Libya’s rival prime minister appointed by the Tobruk-based House of Representatives said he has no plans to rule from the capital Tripoli, after his attempt last week sparked clashes.
In an interview late Wednesday, Fathi Bashagha said that his government will work from its headquarters in Sirte, a city on the Mediterranean coast about halfway between the country’s east and west. Rival administrations from each end of Libya claim to be its legitimate rulers until elections are held.
Describing last week’s events, Bashagha said he had entered Tripoli in a civilian car and that those escorting him were unarmed. A young man was killed during the incident. Bashagha identified him as Ahmed Alashabab, calling him a supporter who was defending him from militiamen.
“We do blame ourselves for having entered the city,” he said. “I had said that I would not enter the capital unless conditions were 100% favorable.”
Oil-rich Libya has been wracked by conflict since a NATO-backed uprising toppled and killed longtime dictator Moammar Gadhafi in 2011. It has been split between rival administrations in the east and west, each supported by different militias and foreign governments. The establishment of Bashagha’s government in Sirte is likely to further cement the political divide.
Bashagha, a former interior minister and air force pilot, was named prime minister by the country’s east-based, pro-putschist Gen. Khalifa Haftar parliament in February. But his rival, Prime Minister Abdul Hamid Dbeibah, based in Tripoli in the country’s west, has refused to step down, insisting he will hand over power only to an elected government.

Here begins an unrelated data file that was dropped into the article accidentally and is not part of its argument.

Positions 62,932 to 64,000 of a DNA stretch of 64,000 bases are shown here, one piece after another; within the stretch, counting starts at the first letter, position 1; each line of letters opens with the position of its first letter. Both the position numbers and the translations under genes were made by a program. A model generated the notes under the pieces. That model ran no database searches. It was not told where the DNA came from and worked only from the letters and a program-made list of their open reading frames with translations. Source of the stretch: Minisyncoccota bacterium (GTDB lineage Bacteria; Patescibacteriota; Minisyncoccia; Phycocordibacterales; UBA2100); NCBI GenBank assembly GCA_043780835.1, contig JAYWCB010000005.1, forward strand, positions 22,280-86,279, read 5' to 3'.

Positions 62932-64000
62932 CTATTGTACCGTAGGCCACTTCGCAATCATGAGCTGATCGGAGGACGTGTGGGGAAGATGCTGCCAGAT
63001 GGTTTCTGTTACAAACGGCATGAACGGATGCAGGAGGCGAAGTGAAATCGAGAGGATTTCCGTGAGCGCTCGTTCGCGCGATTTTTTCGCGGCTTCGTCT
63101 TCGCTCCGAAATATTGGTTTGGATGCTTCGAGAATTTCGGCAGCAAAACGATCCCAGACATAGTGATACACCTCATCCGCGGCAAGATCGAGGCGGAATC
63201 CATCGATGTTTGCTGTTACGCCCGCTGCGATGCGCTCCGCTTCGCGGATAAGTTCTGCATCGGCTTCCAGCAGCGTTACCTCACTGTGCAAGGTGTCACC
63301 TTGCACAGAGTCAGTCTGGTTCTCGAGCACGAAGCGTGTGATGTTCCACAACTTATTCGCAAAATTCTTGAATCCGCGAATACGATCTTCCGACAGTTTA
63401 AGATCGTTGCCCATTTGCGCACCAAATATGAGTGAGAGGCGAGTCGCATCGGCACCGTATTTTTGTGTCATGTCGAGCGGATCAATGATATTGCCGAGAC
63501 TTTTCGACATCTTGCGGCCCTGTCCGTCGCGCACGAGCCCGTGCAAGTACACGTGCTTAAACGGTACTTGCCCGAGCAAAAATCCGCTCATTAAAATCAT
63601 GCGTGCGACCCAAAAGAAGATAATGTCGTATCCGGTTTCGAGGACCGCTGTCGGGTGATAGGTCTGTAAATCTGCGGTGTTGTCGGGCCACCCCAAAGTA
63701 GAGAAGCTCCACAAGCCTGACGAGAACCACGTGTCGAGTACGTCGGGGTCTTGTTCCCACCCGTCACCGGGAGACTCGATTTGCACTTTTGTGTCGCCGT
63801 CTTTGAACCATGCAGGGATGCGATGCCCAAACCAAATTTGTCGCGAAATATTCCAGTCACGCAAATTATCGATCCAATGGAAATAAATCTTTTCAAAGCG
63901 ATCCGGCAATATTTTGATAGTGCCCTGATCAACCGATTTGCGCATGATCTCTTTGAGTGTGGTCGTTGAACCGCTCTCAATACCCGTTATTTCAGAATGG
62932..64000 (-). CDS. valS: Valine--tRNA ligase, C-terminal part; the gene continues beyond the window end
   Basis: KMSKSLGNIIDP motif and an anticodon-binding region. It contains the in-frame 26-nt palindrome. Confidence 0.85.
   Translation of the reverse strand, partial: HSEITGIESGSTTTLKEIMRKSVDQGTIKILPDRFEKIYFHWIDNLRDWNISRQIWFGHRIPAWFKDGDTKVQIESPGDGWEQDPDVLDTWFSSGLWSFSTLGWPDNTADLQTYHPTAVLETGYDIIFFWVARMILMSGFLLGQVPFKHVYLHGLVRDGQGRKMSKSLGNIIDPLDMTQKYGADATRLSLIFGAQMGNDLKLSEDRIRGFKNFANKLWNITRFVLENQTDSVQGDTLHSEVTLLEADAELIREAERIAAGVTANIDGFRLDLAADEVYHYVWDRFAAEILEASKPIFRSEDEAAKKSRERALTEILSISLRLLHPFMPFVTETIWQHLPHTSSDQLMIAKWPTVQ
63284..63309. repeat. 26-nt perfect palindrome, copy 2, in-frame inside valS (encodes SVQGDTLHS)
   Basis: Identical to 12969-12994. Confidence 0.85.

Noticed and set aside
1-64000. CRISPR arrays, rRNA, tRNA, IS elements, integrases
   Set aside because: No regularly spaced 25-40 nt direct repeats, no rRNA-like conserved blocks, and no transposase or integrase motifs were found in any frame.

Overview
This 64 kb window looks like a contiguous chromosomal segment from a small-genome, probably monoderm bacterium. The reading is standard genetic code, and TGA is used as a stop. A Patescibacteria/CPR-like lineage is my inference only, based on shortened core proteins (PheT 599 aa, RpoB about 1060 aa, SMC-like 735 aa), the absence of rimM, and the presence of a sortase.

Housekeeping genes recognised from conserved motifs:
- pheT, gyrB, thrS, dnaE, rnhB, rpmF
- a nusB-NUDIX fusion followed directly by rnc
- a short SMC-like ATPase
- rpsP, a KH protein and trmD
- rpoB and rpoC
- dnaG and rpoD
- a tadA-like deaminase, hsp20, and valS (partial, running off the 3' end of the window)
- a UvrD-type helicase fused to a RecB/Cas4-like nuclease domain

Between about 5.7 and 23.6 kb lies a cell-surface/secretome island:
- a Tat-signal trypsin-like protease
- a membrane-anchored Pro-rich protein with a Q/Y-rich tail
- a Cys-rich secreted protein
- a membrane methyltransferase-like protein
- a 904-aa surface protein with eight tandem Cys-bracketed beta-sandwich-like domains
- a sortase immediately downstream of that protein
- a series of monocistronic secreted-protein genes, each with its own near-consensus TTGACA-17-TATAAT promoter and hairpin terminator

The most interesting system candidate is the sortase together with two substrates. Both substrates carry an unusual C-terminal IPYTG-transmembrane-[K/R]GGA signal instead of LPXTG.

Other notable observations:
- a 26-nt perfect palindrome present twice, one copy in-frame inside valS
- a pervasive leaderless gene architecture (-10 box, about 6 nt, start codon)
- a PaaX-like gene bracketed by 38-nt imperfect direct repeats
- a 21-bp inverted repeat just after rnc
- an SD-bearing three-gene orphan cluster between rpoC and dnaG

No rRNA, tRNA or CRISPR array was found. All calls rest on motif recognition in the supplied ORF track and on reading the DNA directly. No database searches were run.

Last week’s fighting in Tripoli was the most serious there since 2020, when Haftar and his forces waged a yearlong campaign to try to take the city with backing from Russian mercenaries. He eventually failed to do so, after Tripoli forces were bolstered by Turkish military help. Since then, U.N. mediators have tried to get the country on a path toward elections.
Dbeibah’s appointment last year, as part of the U.N.-led process, was clouded by allegations of corruption and bribery. As an interim prime minister, Dbeibah was to have led the country through elections in December, but the vote never took place.
Both Dbeibah and Bashagha hail from the western city of Misrata, a base of influential militias.
Lawmakers have argued that Dbeibah’s mandate expired after Libya failed to hold presidential elections on schedule. The failure was a major blow to international efforts to end a decade of chaos in Libya. The country reverted to its long-running political impasse, with rival governments claiming power. Dbeibah has repeatedly promised to hold elections soon.
Bashagha said he doubts his rival can unite the country and organize orderly voting, claiming Dbeibah does not command enough loyalty outside of the capital.
“He will only be able to hold them in Tripoli,” he said, adding that his own government is looking at holding nationwide elections within 14 months.
The impasse worsened over the past two months, resulting in the closure of oil facilities – including Libya’s largest oil field – in areas controlled by Hifter’s forces. Bashagha said he was not behind the stoppage of oil production, but that local tribes had decided to take matters into their own hands, not wanting to fund Dbeibah’s government.
Bashagha said Abdel-Ghani al-Kikli, a Tripoli militia leader, was part of the effort to attack him after he entered Tripoli. Al-Kikli was previously implicated in war crimes by global rights groups but was appointed by Dbeibah as head of a nebulous body called the Stability Support Authority last year.
Bashagha also addressed criticism that in areas under his control when he was interior minister under a previous Tripoli-based government, the situation remained abysmal for migrants setting out from Libya on Mediterranean crossings to Europe. After being intercepted, many are kept in squalid detention centers where they face torture, assault, and deprivation. Bashagha said he couldn’t be held responsible, claiming he didn’t have enough funding or staff to improve the situation.
Bashagha also called on the country’s Central Bank, torn by years of civil war, to pay out his government’s budget that was passed by the east-based lawmakers. The bank is the repository for billions of dollars annually in oil revenue as well as foreign reserves. In 2014, it splintered along the country’s broader political fault lines.